SXSW – Day 3

Sorry, these posts are so long winded. I hope they provide at least some useful info!

Started the morning at Gueros for breakfast ( I had the Huevos Motuleños) with my accessibility friends – there are many of them based in Austin! Although, I’m not sure it was wise to schedule an 8:00am meet up on the first day of daylight savings time. However, we did have 12 brave souls attend!

Joe McCann did a great session called One Codebase, Endless Possibilities: Real HTML5 Hacking. You can find his slides at And check out his example web app: from your mobile or web enabled device. He started with a great overview of what is the “Web Stack” and why you should use it for mobile development and then went on to provide a real example. He listed tools and demo’ed PhoneGap, Appcelerator Titanium as well as Node.js. Definitely worth checking out the slides. I didn’t pay attention to whether or not this was recorded by SXSW but since it was in a large room it probably was.

Next I attended Designing iPad InterFaces – New Navigation Schemes. While Lynn Teo was a knowledgeable and good speaker, I really didn’t get all that much out of this presentation. Again, it seemed like another “common sense” type of presentation that, unfortunately seems to becoming more common at SXSW. Lynn started out with a few basics to consider when designing a tablet application:

  • size
  • shape
  • form
  • mechanics

Form must inform function and items must be relatable, discoverable, and learnable. She then went through many apps pointing out the different navigations schemes used and why they were successful. To be honest, it didn’t really hold my attention – maybe it was because of daylight savings time, maybe because I am not a designer. Thus, not too many notes or take aways. This was held in one of the Ballrooms in the Austin Convention center and thus, likely to have been recorded. Probably worth a look by designer types or anyone wanting to understand tablet design better.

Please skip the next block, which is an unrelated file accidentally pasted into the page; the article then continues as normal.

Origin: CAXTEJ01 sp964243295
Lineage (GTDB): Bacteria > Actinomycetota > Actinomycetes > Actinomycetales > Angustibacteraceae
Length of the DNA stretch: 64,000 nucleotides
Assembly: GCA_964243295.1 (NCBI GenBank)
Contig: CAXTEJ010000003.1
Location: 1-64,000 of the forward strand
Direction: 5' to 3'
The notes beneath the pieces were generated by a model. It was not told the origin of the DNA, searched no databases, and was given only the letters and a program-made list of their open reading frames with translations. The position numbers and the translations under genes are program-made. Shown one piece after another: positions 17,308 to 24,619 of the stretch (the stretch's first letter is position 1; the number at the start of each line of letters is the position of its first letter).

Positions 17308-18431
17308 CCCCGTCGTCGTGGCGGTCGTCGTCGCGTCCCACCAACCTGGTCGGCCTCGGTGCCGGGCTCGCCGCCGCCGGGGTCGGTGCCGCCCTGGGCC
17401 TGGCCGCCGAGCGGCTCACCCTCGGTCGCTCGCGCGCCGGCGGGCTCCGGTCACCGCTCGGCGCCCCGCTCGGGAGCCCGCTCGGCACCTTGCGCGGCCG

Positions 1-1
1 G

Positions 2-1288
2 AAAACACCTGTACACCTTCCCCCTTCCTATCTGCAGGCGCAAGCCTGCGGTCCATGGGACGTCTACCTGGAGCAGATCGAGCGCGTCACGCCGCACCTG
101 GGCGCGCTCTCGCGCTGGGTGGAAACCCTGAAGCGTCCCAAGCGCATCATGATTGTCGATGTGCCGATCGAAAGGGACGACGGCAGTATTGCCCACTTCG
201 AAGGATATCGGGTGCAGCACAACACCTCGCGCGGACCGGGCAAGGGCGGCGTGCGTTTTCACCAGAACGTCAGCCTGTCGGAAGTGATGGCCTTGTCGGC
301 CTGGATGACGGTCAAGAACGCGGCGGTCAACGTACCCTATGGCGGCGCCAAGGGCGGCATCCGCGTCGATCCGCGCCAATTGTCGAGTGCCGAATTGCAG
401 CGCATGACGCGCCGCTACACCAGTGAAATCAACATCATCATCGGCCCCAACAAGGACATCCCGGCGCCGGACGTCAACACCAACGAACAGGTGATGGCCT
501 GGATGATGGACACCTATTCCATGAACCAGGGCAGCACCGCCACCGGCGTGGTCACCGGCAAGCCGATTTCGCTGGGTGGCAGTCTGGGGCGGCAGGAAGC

I was really captivated by the Non-Visual Augmented Reality and The Evaporation of the Interface talk that was presented by folks from Check out the description and speaker bios at These folks tracked their own locations over time and wanted to look at location apps and issues. The current location apps often require

  • picking the location from a list that is displayed
  • selecting the friends to share location data with OR always sharing with all friends in the system
  • don’t deal with “temporal” friends – for example the client I am visiting at 2:00 may want to be able to see my location and know I am on the way
  • need to deal with “noise” and inaccuraties from cell tower triangulation

The presenters believe that sharing location data should eliminate stress by notifying someone about current individual’s location or the location of the bus I am waiting for. These kinds of messages can eliminate uncertainty – yes, the lunch will be delivered to the meeting on time as the delivery person is two blocks away. There is no traffic ahead, I will be on time for my Dr.’s appointment. They want to be able to combine location notifications with calendar info and perform automatic checkins.

They have taken this a step further and used it to automate their own home. When they are x blocks away from home the system is notified to turn on the lights. When they are x blocks away, the lights and other unnecessary appliances are turned off – no more worries about leaving the stove on when you leave for the day!